Time is Art — “The Clock”…a masterpiece

"The Clock"

An extraordinary video installation touring the U.S. and Europe is knocking the socks off the art world and critics are calling it a modern masterpiece!

“The Clock,” by artist Christian Marclay, is a 24-hour-long film consisting of over 3,000 old and brand new movie clips spliced together.   In each film clip a clock appears or someone refers to time…the time in the film and the real time according to our watches!

The edited film clips don’t tell a conventional story.  Yet, there is a story.  It is about being aware of time…all the time.

“The Clock” is shown in an art gallery or art space (coming this summer 2012, to the Lincoln Center in New York City).  Comfy couches are arranged in front of a large screen.  The film runs 24 hours continuously.  You can stay as long as you like.

As one critic said, “Looking at a clock for hours a day?  What a drag.  But, oh, after 3 hours I could barely tear myself away.  I didn’t want to leave.  I came back the next day!  The line was around the block.”

What is so fascinating is how the film touches on our anxiety over time.  We know time is passing and to some extent feel its tyranny.

The fictional characters in the film make us very aware of this passing of time.

For instance, at 12:27 A.M., there is a clip of a resplendently dewy Catherine Deneuve, then twenty-one years old, from “Repulsion.”  Four hours later, she’s three decades older, in “My Favorite Season,” an embittered wife intentionally knocking a clock off a fireplace.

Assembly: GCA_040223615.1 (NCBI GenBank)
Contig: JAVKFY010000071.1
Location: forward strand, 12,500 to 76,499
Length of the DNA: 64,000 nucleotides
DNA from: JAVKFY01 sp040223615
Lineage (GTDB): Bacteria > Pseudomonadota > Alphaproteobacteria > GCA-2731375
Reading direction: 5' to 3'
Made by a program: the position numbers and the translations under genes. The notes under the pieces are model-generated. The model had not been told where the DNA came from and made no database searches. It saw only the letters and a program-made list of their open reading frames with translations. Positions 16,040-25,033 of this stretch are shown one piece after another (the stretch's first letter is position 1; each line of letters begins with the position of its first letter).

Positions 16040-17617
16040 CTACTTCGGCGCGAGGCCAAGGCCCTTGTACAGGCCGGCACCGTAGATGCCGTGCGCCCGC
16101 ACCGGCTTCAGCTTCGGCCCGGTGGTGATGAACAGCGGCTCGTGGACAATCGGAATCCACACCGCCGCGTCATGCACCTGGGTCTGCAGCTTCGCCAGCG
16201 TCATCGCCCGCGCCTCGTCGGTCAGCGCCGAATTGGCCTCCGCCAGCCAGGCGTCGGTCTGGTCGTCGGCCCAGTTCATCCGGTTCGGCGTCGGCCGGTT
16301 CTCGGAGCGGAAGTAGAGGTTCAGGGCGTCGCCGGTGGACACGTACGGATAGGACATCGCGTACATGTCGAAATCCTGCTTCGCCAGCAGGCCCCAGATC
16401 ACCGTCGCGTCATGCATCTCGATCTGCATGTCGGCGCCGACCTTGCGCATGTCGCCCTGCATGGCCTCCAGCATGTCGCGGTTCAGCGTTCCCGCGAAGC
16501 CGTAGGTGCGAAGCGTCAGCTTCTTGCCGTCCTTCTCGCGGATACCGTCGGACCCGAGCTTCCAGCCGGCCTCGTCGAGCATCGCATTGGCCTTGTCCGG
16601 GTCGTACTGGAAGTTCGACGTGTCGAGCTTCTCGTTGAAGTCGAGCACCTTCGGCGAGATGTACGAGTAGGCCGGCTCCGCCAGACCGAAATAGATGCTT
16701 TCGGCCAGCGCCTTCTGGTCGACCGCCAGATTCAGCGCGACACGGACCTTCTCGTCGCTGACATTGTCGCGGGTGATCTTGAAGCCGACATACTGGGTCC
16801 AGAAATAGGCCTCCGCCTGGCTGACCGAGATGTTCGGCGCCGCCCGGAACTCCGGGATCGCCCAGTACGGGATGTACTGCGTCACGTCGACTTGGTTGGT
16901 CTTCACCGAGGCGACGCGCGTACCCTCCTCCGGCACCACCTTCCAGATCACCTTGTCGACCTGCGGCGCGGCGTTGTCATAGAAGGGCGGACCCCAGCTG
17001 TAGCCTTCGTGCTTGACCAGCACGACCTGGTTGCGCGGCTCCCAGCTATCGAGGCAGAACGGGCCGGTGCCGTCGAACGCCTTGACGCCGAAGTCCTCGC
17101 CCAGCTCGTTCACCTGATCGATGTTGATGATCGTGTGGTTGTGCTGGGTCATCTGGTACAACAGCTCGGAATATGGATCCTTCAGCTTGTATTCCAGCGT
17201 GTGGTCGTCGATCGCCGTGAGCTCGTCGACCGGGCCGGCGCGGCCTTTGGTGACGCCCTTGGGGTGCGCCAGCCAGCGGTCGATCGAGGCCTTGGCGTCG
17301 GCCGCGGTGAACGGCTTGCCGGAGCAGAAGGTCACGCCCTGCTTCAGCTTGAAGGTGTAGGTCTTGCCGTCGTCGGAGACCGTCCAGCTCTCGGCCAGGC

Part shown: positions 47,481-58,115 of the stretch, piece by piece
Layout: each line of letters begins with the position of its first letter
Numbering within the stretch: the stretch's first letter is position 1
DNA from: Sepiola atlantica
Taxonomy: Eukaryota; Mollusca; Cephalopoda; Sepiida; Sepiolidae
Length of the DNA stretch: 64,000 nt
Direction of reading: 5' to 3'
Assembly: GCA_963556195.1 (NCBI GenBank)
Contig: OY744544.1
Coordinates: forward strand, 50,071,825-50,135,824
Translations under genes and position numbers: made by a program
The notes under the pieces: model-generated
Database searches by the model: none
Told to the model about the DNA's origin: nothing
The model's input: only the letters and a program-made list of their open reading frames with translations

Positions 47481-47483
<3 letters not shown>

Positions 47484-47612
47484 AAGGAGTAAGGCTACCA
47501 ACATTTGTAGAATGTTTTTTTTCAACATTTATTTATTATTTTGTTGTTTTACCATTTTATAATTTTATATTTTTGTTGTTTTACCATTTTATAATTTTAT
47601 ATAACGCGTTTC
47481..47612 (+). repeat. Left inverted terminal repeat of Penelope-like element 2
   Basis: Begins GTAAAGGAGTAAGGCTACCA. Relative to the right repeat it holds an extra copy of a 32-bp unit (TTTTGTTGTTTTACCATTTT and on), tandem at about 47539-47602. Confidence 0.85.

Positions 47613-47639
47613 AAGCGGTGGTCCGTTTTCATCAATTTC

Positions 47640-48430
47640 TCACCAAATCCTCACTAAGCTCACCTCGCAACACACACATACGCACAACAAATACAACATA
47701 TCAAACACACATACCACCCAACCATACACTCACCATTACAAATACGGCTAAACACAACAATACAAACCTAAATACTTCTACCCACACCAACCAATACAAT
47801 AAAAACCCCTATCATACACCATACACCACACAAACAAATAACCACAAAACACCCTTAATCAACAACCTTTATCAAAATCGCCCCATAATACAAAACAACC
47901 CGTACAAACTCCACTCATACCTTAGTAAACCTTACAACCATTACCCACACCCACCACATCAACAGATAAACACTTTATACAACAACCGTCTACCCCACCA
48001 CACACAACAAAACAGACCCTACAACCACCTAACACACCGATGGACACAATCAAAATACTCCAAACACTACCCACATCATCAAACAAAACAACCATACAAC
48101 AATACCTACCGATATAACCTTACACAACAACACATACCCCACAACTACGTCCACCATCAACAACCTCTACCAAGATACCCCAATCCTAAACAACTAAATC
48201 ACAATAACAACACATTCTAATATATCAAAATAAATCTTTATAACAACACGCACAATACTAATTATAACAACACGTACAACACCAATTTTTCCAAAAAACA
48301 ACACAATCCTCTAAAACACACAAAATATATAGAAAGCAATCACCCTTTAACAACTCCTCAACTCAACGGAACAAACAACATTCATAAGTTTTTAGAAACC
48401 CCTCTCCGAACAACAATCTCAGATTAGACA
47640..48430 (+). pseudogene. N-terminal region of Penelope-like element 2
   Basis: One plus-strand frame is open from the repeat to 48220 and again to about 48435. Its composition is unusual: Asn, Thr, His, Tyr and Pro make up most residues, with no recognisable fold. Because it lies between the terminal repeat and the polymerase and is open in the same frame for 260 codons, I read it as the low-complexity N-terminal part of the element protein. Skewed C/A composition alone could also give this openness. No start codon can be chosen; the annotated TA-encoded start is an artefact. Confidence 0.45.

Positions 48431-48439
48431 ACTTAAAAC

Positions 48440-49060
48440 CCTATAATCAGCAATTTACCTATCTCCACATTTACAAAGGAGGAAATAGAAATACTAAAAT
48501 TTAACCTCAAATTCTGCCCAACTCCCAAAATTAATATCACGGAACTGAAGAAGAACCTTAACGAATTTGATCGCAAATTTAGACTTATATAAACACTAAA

At 1:51 A.M. Jack Nicholson is a frantic juvenile delinquent in “The Cry Baby Killer,” at 4:59 P.M. he is the paunchy and bald hero of “About Schmidt,” gazing at his office clock as he dully awaits retirement.

Keep in mind that when we see Nicholson looking at his office clock at 4:59 P.M. in the film clip, it truly is 4:59 P.M. in our real time…by our watches.  Time in “The Clock” corresponds with our local time.  It has only been 3 hours and 8 minutes since he was the juvenile delinquent in the film.  But we know it has really been 55 years.  We become wide awake to Deneuve and Nicholson’s mortality…and hence, our own.

That is what is so captivating about “The Clock.”  The segments of film are married up to the great themes in life…love, death and the meaning of our lives.

Take a few minutes (pun intentional!) to view this great clip of “The Clock.”
Click this link if unable to view the video.

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  1. Margo June 23, 2012 at 10:59 pm - Reply

    This IS genius! What an imaginative idea in the first place. Then to put the whole thing together in real time – amazing! Thanks so much. Only wish I could see it. . .

    • kkeditor June 24, 2012 at 3:09 am - Reply

      I will try to find the website for “The Clock” & the schedule. If find it I will post it. Who knows.. It may come to San Diego!

  2. stephen dunn June 24, 2012 at 1:12 pm - Reply

    Not sure I have enough “T-I-M-E” to really comment on this..
    There’s got to be a question about how much of your life “time” are you willing to “spend” watching this creation–hmmmmmmmm

  3. Vic DePratti June 29, 2012 at 2:25 am - Reply

    Kirby. After some thought, I must say that I have little to offer. I can still recall “Clock Orange”. Memorable only because it was largely forgettable.
    But a great change of pace.
    Always beast to keep one just a bit unpredictable.
    You’re great.

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